Continuous Compression as an Effective Therapeutic Intervention in Treating Eccentric-Exercise-Induced Muscle Soreness

in Journal of Sport Rehabilitation
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Context:

Prior investigations using ice, massage, or exercise have not shown efficacy in relieving delayed-onset muscle soreness.

Objectives:

To determine whether a compression sleeve worn immediately after maximal eccentric exercise enhances recovery.

Design:

Randomized, controlled clinical study.

Setting:

University sports medicine laboratory.

Participants:

Fifteen healthy, non-strength-trained men, matched for physical criteria, randomly placed in a control group or a continuous compression-sleeve group (CS).

Methods and Measures:

Subjects performed 2 sets of 50 arm curls. 1RM elbow flexion at 60°/s, upper-arm circumference, resting-elbow angle, serum creatine kinase (CK), and perception-of-soreness data were collected before exercise and for 3 days.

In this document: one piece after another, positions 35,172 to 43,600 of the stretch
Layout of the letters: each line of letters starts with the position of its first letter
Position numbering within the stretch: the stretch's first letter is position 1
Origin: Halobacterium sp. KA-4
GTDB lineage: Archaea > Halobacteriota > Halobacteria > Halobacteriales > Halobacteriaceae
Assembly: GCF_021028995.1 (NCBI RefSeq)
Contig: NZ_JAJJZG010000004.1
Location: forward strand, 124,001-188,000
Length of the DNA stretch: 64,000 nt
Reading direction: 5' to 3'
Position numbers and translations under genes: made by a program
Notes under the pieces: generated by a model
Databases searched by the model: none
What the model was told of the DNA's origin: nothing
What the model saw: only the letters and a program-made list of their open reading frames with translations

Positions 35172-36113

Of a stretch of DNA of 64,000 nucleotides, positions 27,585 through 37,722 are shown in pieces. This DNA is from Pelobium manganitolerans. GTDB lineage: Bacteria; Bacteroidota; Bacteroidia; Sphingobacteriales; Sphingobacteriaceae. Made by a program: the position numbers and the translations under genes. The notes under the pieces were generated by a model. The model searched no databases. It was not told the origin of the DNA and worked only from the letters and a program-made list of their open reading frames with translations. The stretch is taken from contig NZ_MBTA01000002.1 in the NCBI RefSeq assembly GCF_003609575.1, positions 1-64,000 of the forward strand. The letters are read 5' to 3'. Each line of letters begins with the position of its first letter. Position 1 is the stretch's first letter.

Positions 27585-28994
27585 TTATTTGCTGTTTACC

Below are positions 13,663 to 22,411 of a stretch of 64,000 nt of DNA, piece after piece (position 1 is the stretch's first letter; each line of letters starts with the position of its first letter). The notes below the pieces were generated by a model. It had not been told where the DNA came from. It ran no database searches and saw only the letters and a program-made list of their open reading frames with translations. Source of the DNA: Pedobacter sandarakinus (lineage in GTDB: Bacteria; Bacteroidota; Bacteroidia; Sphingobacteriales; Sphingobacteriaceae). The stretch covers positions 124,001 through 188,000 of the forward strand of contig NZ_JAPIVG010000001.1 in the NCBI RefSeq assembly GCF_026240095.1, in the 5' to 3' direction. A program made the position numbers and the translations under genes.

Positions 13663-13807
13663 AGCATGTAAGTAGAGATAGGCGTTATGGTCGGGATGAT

Results:

CK was significantly (P < .05) elevated from the baseline value in both groups, although the elevation in the CS group was less. CS prevented loss of elbow extension, decreased subjects’ perception of soreness, reduced swelling, and promoted recovery of force production.

Conclusions:

Compression is important in soft-tissue-injury management.

Kraemer, Wickham, Gomez, Volek, and Newton are with the Human Performance Laboratory at Ball State University, Muncie, IN 47306. Bush, Denegar, Gotshalk, Duncan, Putukian, and Sebastianelli are with the Center for Sports Medicine at The Pennsylvania State University, University Park, PA 16802.